I am about two-thirds of the way through reading Bill Bryson’s “At Home: A Short History of Private Life” which I am finding to be most enjoyable. He takes a room at a time from his Norfolk rectory as the starting point for a ramble through social history. Last night I started reading the chapter on the Bedroom and, after a description of bed bugs, rats and excruciatingly uncomfortable mattresses, he went on to discuss the “real problem with beds, certainly by the Victorian period” which was that they were “inseparable from that most troublesome of activities, sex.” He takes inspiration from a book entitled What a Young Woman Ought to Know written by one Mary Wood-Allen in 1913 which concludes that:

“. . . it was permissible to take part in physical intimacies within marriage, so long as it was done ‘without a particle of sexual desire.’”

Bryson continues:

“To avoid arousal more generally, women were instructed to get plenty of fresh air, avoid stimulating pastimes like reading and card games, and above all never to use their brains more than was strictly necessary. Educating them was not simply a waste of time and resources but dangerously bad for their delicate constitutions. In 1865, John Ruskin opined in an essay that women should be educated just enough to make themselves practically useful to their spouses, but no further. Even the American Catherine Beecher, who was by the standards of the age a radical feminist, argued passionately that women should be accorded full and equal educational rights, so long as it was recognized that they would need extra time to do their hair.”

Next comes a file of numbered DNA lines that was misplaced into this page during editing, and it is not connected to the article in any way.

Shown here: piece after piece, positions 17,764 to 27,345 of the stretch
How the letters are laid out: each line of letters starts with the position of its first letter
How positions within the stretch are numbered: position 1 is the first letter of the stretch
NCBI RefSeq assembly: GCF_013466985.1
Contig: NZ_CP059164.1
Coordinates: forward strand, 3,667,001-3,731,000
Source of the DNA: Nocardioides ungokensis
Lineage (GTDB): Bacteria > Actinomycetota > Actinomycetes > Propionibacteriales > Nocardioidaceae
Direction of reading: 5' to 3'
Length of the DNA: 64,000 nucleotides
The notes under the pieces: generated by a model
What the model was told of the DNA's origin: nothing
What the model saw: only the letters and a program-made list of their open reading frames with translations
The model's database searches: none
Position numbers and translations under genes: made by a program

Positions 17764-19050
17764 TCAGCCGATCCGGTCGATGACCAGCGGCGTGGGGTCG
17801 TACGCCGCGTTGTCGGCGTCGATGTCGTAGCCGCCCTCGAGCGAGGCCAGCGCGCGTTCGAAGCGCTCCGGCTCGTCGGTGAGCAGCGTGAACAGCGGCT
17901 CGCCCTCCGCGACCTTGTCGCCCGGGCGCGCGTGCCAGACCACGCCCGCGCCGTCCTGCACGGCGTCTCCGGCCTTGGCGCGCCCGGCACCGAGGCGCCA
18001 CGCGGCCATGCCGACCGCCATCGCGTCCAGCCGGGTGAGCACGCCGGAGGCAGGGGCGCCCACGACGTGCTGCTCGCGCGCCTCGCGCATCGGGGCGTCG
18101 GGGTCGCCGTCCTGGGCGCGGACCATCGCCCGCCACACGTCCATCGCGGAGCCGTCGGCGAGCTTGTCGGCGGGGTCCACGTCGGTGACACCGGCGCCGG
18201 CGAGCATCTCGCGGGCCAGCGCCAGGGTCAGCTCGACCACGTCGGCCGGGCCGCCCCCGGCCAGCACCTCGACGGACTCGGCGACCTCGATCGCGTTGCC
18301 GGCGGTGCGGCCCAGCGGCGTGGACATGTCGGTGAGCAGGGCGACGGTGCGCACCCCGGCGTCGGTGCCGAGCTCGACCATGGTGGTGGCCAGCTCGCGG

Finally, I ran across a lovely article in the Guardian the other day about those occasions when the audio subtitles for those who are hard of hearing go somewhat awry. The article explains that those who are deaf or hard of hearing love the pre-recorded subtitles which are done before transmission and which synchronise well with the action on screen. Live subtitles are a different story such as the occasion during the Queen Mother’s funeral when a request for “a moment’s silence for the Queen Mother” was allegedly transcribed as a suggestion that we should all enjoy “a moment’s violence for the Queen Mother.”

Last week, during an item on BBC Breakfast News about breeding pigs, a roving reporter explained to the presenter that pigs “love to nibble anything that comes into the shed, like our wellies”. Unfortunately, the voice recognition/transcription software heard that pigs “love to nibble anything that comes into the shed, like our willies”. It does make you wonder how many deaf or hard of hearing young boys will now be petrified of the upcoming school visit to the local farm.

Love to you all,